After a restful visit in Tuscany, Michael and I wended our way home to Nice, known for its “Garibaldi” style of painting and trompe l’oeil. Usually, walls are pink-brick, shutters are green and outlines are bright yellow, with architectural ruffles in paint, rather than three-dimensions.
We drove through Santa Marguerita, where we were amazed by the colors and trompe l’oeil on the houses by the sea. And by accident, found this marvelously painted house, reminiscent of the fabulously colored 30s houses in one of the Roman neighborhoods.
We drove on to spend the night in Camogli, the next town up the coast. Camogli means “home of the wives”–because the men are always away fishing. This reminds us of Burano, the colorful island off Venice, where the wives paint their little cottages in three or more colors when their husbands are away fishing–to tantalize them when they can’t recognize their own homes on their return.
Camogli’s tall painted houses are among the most extraordinary stights of the Mediterranean, using trompe l’oeil to add details. The village has just been written up in Conde Nast’s TRAVELER by Ron Hall.
“Most people do a double take when they see a photograph of Camogli for the first time. Their initial assumption is that they are looking at yet another picture of Portofino, Italy’s most photographed seaside village. Only upon closer examination do they realize that, although the architectural style is identical, they are looking at somewhere quite different.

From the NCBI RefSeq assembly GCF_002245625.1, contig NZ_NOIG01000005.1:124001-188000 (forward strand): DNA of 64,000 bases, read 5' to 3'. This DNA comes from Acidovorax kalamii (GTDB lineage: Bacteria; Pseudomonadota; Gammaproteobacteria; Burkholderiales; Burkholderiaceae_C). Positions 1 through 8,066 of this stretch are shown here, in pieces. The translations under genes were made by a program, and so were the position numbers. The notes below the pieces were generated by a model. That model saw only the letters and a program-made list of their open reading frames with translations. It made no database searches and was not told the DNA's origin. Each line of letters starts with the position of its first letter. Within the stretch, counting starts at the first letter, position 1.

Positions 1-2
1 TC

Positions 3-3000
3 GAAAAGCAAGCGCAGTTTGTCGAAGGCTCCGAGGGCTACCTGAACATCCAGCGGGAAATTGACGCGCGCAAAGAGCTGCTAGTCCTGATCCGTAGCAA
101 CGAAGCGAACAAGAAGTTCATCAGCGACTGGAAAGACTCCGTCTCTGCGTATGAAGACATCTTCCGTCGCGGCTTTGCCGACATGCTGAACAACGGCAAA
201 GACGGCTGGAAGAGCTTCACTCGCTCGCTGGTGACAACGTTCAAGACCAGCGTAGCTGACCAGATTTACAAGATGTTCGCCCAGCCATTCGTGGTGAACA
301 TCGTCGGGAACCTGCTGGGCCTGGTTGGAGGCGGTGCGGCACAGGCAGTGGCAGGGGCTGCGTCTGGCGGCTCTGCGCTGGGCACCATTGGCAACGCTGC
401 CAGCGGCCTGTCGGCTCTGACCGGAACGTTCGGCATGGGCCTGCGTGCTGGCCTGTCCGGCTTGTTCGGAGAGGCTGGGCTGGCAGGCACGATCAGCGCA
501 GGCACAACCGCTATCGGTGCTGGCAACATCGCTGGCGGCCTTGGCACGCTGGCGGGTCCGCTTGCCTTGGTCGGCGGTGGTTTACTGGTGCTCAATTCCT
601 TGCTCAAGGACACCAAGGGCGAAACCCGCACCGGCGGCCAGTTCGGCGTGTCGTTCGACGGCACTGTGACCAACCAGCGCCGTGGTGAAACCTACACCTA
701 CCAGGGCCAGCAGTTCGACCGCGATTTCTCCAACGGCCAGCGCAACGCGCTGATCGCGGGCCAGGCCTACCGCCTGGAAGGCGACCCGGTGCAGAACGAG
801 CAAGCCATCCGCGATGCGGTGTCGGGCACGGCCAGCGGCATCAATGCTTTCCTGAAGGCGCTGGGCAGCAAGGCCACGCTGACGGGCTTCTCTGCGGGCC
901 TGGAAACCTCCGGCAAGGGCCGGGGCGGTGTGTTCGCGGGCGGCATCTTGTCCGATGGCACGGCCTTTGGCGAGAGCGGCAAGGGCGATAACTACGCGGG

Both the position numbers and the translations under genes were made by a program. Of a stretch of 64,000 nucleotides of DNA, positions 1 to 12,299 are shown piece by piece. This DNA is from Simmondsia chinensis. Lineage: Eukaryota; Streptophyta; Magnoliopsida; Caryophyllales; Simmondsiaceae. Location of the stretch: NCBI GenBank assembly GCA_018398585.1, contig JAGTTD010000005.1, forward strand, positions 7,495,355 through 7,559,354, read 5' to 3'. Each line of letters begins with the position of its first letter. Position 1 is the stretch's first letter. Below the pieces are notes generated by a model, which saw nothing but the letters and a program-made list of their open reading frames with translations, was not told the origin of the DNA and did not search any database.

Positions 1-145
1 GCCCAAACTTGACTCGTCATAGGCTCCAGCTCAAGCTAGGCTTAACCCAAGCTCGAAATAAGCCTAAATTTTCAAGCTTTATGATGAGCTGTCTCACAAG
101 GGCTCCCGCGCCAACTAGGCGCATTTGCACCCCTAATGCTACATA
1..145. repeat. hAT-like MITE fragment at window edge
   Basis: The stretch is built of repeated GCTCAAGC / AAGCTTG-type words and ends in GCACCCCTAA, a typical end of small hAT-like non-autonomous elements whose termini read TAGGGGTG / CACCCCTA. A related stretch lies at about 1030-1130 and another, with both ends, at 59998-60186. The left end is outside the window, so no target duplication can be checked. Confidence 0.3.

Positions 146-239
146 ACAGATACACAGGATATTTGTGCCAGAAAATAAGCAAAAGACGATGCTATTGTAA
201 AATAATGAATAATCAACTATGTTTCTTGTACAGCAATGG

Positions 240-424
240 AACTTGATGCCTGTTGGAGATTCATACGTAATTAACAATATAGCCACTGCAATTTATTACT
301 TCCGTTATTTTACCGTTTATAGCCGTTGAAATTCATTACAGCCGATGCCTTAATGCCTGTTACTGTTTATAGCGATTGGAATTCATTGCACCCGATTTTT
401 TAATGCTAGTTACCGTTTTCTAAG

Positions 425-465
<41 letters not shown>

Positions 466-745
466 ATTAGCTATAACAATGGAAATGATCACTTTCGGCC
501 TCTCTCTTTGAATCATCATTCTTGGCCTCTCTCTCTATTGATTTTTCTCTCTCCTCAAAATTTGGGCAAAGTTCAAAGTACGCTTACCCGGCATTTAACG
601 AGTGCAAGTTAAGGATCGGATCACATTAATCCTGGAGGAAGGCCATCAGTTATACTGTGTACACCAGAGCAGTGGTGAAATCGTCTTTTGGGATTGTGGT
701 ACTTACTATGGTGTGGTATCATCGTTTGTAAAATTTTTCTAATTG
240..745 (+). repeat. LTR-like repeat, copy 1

“Portofino and Camogli are, in fact, immediate neighbors on the Ligurian Sea. Lack of space resulted in the use of tall, narrow houses (up to eight stories high), and in each case the two communities used the same ingenious methods to beautify their houses when, in the early seventeenth century, they wanted to reflect their villages’ growing prosperity. In particular, both communities made astonishing use of trompe l’oeil to give their town a face-lift.
“On a typical Camogli/Portofino facade, the shutters are probably the only feature that are what you think they are. Virtually everything else–mullions, architraves, lintels, moldings, keystones, cornerstones, and decorative curlicues–are almost always fake, painted onto an otherwise flat, blank wall by specialist decorators who proudly sign and date their work.
Just the way colorists do today in “America’s Painted Ladies.” You see trompe l’oeil elsewhere along the Ligurian coast, in particlar at Genoa and Santa Margherita Ligure, but it is here at Camogli that it is at its most complete and most convincing. Camogli houses are astonishing in their color and attention to detail.
We hope you’ll enjoy this mini-collection of the best of Camogli.